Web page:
"Children born to another woman call me 'Mom.' The magnitude of that tragedy and the depth of that privilege are not lost on me."
I read this quote by Jody Landers on a lot of Facebook pages of other foster and adoptive moms, and I have posted it on my own. Being a parent is always a privilege, but when you become a parent through foster care and adoption, the emotional mix has a different level of complexity.
My children have two mothers, both of whom love them. One thing that I have learned from the foster care world is that even parents facing insurmountable challenges in learning how to parent a child love their children. The first time I saw my son's other mother was in a courtroom in Milwaukee. I had to hold my breath to keep from crying when she walked in, because I looked at her face and saw my son. I was overwhelmed with love in that moment, and my heart was ready to burst with gratitude to her for giving my son the gift of life.
Up to that moment, she had been a name on a piece of paper, and it is all too easy and human, and yes, sinful, to demonize a name on paper. Standing face-to-face with my son's mother and realizing that both of us loved the same child, I became connected to her for life in a way I could not have imagined. In that moment of connection, my own well-being and happiness became tied up with hers. I could only want what was best for her, even as the thought of that leading to my never seeing my son again terrified me.
There are no prayers at such a time, beyond the prayer for the presence of God as love, because there was no ending where everyone would be happy. Hearts would be broken. I could not even pray, "Thy will be done," because there was no ending that seemed like it could possibly be God's will.
Covering Climate Now: NCR joins more than 250 news outlets in a weeklong collaboration of climate change coverage. Learn more
In a foster parent class, one of our teachers broached the topic of "getting attached" to a child placed with you through foster care. She said, "If you think you can be a foster parent and not get attached, then you should not be a foster parent. These kids deserve to have parents who are attached."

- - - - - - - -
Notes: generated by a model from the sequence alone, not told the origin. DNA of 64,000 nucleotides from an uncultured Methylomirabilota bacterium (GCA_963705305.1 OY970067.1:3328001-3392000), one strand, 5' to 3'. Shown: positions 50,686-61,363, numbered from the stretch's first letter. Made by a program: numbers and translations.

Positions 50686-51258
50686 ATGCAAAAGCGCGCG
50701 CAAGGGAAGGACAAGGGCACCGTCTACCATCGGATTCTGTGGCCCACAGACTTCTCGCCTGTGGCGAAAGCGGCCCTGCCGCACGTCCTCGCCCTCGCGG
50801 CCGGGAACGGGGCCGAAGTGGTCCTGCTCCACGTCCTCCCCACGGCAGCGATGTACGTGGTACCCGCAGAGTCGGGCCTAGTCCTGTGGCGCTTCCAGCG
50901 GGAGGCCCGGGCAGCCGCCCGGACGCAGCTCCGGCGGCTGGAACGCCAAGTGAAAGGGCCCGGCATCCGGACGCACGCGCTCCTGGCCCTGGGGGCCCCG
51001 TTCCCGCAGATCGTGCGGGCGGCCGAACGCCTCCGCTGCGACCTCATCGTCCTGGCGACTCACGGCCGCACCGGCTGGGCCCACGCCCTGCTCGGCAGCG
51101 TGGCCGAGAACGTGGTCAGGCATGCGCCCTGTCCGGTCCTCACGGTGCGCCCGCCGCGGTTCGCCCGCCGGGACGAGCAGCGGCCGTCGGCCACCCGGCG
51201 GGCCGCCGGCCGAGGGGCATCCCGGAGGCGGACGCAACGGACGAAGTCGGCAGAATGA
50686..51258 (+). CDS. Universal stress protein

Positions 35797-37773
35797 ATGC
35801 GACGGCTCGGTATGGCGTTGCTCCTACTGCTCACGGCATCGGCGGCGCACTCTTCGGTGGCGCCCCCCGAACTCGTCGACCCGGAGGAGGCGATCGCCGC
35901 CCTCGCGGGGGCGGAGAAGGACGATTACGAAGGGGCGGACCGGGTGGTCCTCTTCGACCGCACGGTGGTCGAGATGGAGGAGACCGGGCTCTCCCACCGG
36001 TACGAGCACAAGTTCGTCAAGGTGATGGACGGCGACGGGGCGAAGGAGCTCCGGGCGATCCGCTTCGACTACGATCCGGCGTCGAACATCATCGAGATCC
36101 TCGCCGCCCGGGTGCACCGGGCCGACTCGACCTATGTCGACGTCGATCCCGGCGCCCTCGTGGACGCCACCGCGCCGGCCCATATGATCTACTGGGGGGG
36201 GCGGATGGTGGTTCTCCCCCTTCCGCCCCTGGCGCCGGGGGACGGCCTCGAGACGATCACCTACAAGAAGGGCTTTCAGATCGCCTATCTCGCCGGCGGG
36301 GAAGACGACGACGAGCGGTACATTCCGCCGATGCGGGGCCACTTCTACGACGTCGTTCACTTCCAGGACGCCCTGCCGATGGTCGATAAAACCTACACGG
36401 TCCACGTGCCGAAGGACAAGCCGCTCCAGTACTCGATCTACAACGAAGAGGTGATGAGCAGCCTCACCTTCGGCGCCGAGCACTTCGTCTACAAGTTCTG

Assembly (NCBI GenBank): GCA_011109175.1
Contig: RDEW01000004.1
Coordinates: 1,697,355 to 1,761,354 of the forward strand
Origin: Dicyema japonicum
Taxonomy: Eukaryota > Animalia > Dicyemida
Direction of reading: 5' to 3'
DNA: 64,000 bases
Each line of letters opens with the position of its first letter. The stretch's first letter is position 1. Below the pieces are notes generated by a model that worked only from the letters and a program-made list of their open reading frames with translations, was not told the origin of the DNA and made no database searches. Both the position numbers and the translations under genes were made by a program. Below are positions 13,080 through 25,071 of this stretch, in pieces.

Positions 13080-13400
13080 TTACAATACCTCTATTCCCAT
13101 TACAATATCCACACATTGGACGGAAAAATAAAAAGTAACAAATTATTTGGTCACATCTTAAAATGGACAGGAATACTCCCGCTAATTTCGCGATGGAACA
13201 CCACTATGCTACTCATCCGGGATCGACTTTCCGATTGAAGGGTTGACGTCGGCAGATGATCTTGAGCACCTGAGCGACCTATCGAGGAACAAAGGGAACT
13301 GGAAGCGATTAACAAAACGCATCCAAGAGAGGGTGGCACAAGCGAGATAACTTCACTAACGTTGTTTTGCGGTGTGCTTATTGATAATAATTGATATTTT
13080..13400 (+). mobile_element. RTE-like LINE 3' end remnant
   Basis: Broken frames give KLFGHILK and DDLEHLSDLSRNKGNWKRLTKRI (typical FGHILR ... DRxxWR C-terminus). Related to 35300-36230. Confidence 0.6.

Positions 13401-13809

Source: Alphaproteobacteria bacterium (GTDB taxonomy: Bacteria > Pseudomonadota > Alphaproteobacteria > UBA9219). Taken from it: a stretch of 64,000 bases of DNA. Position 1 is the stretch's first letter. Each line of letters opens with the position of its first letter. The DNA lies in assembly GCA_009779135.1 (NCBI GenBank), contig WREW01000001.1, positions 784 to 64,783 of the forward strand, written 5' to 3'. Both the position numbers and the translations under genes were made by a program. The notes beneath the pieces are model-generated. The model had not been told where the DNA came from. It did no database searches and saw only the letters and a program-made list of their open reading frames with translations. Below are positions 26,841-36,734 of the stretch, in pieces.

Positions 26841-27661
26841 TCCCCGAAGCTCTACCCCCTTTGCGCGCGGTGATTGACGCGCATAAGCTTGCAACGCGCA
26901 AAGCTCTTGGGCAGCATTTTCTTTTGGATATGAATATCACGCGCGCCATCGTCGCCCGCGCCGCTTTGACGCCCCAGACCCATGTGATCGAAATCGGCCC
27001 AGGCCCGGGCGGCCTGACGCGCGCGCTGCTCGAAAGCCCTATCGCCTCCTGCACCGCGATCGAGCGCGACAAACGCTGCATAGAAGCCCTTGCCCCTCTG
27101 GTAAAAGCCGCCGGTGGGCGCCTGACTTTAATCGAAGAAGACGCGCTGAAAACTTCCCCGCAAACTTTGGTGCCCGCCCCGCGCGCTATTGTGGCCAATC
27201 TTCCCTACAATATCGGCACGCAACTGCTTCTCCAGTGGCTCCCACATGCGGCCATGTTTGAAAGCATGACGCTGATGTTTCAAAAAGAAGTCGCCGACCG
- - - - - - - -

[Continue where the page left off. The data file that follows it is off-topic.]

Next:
When people find out that you are a foster parent, one of the most common things you hear is: "Oh, I couldn't do that. I would get too attached," or "I would be too afraid of losing the child." Hence one of the other oft-posted foster parent quotes is: "I am not afraid to grieve. I am afraid of what would happen to these children if no one took the risk to love them."
For me, it would be a lie to say that I wasn't or am not afraid to grieve, but the love casts out the fear. At a point in time when I thought my son's case was moving toward reunification, I was terrified, but I remember thinking that I would not take back one second of the time I had with him to avoid the heartbreak. Such is the gift of love. Love casts out fear. While I couldn't imagine living without him, even more, I couldn't imagine never having had the privilege to love him. The grief and loss of this journey, however, is multifaceted.
The day I sat in a courtroom and listened to my son's other mother cry as her lawyer told the judge that she wanted to voluntarily terminate her parental rights was the day I learned what self-sacrificial love means. Tears ran down my own face, and afterwards, I sobbed in my car — for her loss, for my son's loss, for the brokenness of the world that brought us all to this point.
My son's first mother taught me what it means to lay down your life for those you love. My understanding of the love poured out in the crucifixion, a love that gives life to others at one's own expense, deepened in watching her pour out her love for her son in a way that denied her own life and being. I pray that resurrection comes from her selfless gift, but the world is not a Hallmark movie. Reality is much more … well, real. The challenges that led her to the point where she stood in that courtroom that day did not disappear from her life. The brokenness of our world and the cycles of poverty, racism, incarceration, addiction, mental illness, abuse, etc. that bring so many people in our society to their knees have not been overcome.
And so, while we are a resurrection people, we are challenged not to gloss over what led to the crucifixion of love in our midst, that injustice and oppression still crucifies love in our midst today. That love revealed in crucifixion must challenge me to push past my own comfort and privilege to confront the systemic injustice that has led both to the greatest joy of my life in the presence of my son and the deepest tragedy of my son's life in the loss of his mother.
Another woman's child calls me mom. The magnitude of that tragedy and depth of that privilege must not be lost on me.
[Heidi Russell is associate professor at the Institute of Pastoral Studies, Loyola University, Chicago. She is the author of the forthcoming book The Source of All Love: Catholicity and the Trinity.]